January. A time for reflection, preparation and pregnancy!
This is the moment where my journey became OUR journey. My husband was super detached from the whole process until the BFP (big fat positive). My obsessive and ever absorbing mission, to carry a child in my womb, was wearing. I had changed. Drastically. I was a stranger, not only to myself, but to him. I was a shadow of who I once was. We had also just found out that my husband’s dynamic mum, had been given the heart breaking diagnosis of Alzheimer’s. We put the past pains and strains behind us, as it would all be worth it! We were quick to share our news with my husband’s parents. We felt it would lift their spirits, especially, his mum. Cue to our imaginations running wild. My mantra was no longer, we could be pregnant by Christmas. Instead, we were revelling in the fact that we would have a baby by Christmas and it would be magical again. We would make traditions. No more pain and grief, and wanting to hide away. No more harnessing feelings of the insidiously aching, childless void.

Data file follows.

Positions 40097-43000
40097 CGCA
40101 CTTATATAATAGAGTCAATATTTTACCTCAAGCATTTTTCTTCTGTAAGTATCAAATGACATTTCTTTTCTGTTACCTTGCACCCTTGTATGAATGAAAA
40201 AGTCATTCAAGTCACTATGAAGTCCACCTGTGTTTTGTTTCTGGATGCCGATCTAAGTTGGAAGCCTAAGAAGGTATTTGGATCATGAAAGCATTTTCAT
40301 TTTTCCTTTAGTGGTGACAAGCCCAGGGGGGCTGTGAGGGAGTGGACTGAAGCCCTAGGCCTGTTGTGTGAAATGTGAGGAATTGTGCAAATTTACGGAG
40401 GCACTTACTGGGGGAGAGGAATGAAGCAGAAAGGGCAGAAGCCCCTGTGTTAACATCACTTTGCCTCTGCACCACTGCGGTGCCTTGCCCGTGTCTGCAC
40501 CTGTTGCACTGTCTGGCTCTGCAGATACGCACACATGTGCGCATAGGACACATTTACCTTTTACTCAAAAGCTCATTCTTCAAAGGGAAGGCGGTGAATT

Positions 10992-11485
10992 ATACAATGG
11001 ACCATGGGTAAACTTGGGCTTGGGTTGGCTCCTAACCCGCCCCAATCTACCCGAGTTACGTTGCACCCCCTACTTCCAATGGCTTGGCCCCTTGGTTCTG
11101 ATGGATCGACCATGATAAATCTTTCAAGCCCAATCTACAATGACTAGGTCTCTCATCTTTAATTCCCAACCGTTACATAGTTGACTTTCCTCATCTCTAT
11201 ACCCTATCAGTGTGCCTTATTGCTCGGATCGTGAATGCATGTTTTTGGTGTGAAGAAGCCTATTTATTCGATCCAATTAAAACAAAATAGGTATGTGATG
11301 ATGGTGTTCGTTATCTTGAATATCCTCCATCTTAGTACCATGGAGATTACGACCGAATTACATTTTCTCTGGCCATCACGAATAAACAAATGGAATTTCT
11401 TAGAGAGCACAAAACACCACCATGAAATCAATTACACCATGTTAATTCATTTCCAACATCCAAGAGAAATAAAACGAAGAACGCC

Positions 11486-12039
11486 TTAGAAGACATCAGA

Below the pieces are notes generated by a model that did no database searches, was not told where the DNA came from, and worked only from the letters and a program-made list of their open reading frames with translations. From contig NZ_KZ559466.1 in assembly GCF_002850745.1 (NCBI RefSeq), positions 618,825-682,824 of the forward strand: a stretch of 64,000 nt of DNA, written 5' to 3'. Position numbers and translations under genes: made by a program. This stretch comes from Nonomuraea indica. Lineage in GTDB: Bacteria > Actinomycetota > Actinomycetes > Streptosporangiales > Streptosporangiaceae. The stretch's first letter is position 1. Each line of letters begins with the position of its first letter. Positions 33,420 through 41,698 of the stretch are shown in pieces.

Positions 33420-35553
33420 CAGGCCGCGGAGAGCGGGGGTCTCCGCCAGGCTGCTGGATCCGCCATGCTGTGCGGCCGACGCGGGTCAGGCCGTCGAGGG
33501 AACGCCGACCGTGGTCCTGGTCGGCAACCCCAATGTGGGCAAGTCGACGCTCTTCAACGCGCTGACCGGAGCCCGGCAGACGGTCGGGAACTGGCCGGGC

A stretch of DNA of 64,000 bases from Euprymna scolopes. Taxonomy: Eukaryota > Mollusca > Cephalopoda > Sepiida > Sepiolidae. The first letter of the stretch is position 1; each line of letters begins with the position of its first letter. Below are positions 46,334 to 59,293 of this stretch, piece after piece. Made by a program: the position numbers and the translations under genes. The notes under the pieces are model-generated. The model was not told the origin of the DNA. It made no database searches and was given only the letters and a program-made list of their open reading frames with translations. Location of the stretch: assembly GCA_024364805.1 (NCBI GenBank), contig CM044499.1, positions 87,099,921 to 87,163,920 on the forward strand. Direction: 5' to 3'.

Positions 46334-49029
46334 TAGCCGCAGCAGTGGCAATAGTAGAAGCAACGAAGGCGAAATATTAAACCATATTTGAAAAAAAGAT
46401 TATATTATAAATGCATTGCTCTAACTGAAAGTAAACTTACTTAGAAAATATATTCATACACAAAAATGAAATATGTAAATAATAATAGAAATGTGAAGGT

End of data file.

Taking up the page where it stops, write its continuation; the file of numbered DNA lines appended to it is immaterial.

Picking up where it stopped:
Throughout the initial 6 weeks, I took pregnancy tests almost daily. You know, just to check. Honestly, I wish I had shares in pregnancy test manufacturers. The amount of tests we have purchased over the years could probably have paid for a small flat in London! And pregnancy was no exception! I was elated. I felt like a ‘woman’ at last! My body was no longer my foe. I took myself and my baby off for long dog walks, privately bonding. I experienced a plethora of comforting pregnancy symptoms. My body was changing, my tastebuds too! We were enjoying every single second. Unfortunately, four days before our 6 week scan, I began to bleed. I knew something was not quite right, to be honest. That instinctive feeling, the same one that told me I was pregnant, just days after treatment. I had taken a test the previous week, one which stated I was only two weeks pregnant. My anxiety soared. I frantically booked reflexology and a facial to try and relax myself. Through my experience of working with children with behavioural difficulties, I have learned that anxiety can be transferred through the womb (something that I am particularly interested in, due to my own childhood experiences and relationship with my mother).